In honor of this week’s release of the superhero movie Kick-Ass, I’m counting down the greatest self-made heroes that human ingenuity and imagination has to offer. Today we’ve reached the inevitable end — and what many of you saw coming since day one — the greatest of the self-made heroes: The Batman. But why the focus on self-made heroes rather than superheroes in general? Kick-Ass is based on the idea that heroes don’t need superhuman powers or abilities in order to fight crime and serve justice. For that reason, I’ve spent the week focusing on the greatest heroes that rely on technology in conjunction with their own intelligence and strength in order to do battle with the forces of evil. And, of course, the best example of a badass “superhero” who doesn’t need anything super to kick ass and take names is The Batman.
The Batman was co-created by artist Bob Kane and writer Bill Finger and first appeared in Detective Comics #27 in May 1939. Over the past seventy years, the Batman has seen various iterations, costume designs, foes, and even monikers, most often referred to in present-day simply as “Batman.” The Batman’s origin story has been told and retold, and the character portrayed on the silver screen by actors as varied as Michael Keaton, George Clooney, Val Kilmer, and Christian Bale. Over the years, portrayals of the Batman in comics and on screen have manipulated the relationship between this iconic hero and his alter ego, millionaire Bruce Wayne, by placing more or less emphasis on either his private hero or public millionaire persona.
Regardless of how the Batman is portrayed, one fact remains the same: audiences love him. Young or old, men and boys want to be the Batman and women and girls want him to love them. But why do we have such an enduring devotion to a man that dresses up like a flying mammal in the name of justice and crime fighting? Of all of the self-made heroes discussed this week, the Batman may be the most noble and selfless, one of the many characteristics that fans either knowingly or subconsciously love about the Bat.
In addition to the pretty faces that often accompany the Batsuit, women swoon for the Batman because he is a selfless, altruistic, chivalrous individual shrouded in mystery and black body armor. Men and boys want to be the Bat because of his martial arts moves, which supply him with unparalleled ass-kicking skills, and because of his gadgets and weaponry, including the infamous Batmobile (which itself has seen myriad iterations both in the comics and on screen), the Batboat, Batplane, Batcave, Bat-Signal, batarang, and many, many more.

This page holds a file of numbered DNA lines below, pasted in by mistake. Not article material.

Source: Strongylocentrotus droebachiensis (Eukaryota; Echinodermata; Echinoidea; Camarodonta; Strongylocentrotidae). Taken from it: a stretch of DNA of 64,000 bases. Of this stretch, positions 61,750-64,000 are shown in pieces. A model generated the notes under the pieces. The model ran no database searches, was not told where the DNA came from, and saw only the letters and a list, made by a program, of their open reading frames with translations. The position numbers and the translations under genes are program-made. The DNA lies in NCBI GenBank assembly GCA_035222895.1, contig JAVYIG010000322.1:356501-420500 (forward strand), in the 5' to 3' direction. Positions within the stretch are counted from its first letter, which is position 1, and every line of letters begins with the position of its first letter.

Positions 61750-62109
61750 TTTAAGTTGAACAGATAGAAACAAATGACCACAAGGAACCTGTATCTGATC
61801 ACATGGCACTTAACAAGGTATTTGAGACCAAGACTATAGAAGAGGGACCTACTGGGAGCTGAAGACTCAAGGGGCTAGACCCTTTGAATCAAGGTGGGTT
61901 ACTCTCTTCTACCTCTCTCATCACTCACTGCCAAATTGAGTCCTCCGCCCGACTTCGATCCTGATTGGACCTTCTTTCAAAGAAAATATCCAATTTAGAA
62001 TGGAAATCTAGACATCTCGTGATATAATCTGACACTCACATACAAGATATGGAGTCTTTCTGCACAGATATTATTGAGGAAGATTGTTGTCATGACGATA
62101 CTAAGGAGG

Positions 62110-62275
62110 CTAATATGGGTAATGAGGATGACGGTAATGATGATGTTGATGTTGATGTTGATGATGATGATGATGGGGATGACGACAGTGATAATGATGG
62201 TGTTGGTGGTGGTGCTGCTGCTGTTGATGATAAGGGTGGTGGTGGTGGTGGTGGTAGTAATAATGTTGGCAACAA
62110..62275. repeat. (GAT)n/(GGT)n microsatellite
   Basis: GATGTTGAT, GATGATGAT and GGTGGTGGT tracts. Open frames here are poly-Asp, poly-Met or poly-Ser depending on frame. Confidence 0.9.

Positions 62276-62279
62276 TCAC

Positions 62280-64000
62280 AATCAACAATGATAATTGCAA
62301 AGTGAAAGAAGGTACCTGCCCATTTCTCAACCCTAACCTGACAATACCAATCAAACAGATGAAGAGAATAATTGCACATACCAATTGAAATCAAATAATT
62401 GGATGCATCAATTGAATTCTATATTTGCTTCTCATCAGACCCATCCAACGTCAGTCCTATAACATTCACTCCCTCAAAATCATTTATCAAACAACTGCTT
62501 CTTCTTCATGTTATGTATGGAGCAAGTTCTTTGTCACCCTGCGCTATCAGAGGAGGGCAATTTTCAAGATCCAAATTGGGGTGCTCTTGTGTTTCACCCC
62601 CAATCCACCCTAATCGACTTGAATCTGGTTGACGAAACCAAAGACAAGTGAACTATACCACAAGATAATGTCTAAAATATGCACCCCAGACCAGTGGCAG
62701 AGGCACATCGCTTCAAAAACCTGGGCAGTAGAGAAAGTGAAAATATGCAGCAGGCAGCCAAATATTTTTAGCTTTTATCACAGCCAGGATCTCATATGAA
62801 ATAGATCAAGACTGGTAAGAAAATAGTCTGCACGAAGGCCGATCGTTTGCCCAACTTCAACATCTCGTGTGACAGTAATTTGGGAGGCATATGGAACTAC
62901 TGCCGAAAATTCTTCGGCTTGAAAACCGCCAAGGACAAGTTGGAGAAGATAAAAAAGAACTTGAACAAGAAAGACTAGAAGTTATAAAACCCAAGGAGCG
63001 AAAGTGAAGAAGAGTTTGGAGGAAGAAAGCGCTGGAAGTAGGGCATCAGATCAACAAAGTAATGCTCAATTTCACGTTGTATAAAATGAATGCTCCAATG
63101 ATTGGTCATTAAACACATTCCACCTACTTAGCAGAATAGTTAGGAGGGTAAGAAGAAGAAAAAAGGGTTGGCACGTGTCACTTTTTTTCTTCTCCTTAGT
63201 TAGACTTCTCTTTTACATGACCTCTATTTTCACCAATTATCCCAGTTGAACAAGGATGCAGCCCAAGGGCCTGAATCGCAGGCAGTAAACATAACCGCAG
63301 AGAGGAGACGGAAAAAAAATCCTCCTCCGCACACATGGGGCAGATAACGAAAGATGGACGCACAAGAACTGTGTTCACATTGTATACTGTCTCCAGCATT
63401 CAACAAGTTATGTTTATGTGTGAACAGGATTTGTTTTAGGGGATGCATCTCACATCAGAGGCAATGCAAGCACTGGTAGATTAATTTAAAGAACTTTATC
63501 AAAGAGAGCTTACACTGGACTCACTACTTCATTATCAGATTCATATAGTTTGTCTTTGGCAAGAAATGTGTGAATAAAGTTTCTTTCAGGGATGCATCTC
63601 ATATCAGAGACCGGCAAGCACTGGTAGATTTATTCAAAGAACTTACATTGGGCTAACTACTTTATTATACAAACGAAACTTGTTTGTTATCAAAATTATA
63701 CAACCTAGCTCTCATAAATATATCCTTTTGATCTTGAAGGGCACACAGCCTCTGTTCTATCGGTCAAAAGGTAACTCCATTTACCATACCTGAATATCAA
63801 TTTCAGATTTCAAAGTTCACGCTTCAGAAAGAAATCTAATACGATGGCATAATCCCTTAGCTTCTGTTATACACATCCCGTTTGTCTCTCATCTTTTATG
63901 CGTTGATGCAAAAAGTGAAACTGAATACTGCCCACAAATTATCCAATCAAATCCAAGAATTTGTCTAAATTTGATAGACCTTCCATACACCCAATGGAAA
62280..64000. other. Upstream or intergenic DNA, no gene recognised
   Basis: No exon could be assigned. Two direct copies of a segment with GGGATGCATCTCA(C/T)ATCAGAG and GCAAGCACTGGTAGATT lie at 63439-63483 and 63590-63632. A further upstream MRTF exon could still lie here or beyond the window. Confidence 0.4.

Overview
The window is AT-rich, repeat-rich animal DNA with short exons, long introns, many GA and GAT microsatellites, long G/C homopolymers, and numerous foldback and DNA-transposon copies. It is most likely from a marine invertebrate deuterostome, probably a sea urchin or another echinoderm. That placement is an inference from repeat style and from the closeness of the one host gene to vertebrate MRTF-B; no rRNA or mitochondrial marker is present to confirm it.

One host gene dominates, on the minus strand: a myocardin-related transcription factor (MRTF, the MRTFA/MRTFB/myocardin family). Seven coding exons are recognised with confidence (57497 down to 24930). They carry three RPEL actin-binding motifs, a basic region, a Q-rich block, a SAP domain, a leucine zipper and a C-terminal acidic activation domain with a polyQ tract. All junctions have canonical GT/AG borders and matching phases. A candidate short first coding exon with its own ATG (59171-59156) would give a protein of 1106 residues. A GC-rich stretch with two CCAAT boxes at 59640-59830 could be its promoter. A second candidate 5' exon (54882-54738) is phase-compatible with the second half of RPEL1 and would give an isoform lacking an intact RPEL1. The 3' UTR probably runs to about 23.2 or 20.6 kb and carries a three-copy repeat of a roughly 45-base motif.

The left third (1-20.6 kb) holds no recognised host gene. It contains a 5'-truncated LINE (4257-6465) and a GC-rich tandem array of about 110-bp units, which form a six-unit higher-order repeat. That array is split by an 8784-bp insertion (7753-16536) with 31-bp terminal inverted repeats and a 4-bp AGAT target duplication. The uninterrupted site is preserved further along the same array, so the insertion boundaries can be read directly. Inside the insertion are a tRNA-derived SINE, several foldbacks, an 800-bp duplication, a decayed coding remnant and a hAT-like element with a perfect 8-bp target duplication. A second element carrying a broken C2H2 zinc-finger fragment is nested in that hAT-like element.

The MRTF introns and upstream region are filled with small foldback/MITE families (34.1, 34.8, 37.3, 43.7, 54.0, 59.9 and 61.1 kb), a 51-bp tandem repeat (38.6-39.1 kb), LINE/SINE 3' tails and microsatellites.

The Batman’s reliance on martial arts training, physical strength, and the most high-end technology coupled with Bruce Wayne’s intellectual prowess and ingenuity have made Batman into the unique, dominant, and somewhat brooding figure that he is today (as opposed to the slightly more effeminate, unimposing figure portrayed in certain iterations, such as the 1960s television series starring Adam West).
Much like The Comedian, The Batman is a costumed hero that knows the true burden placed on self-made heroes by those they serve and protect. For example, in the most recent portrayal of the Batman — Christopher Nolan’s The Dark Knight — and its source material, audiences are provided with a representation of the Batman as an individual willing to shoulder society’s problems, even if that makes him a pariah and an outlaw, in order to protect humanity at large and Gotham City in particular.
While heroes with superhuman powers or alien abilities often find themselves thrust into the service of humanity, individuals like the Batman — and the other characters discussed this week — have made the decision, for one reason or another, to put themselves in harm’s way and to sacrifice their lives in the most dangerous service to others that might exist. Beyond cool weaponry, kick ass costumes, impressive vehicles and a proclivity for masochism, the decision that self-made heroes make to take on crime and serve justice is what truly sets them apart from their “super” cohorts.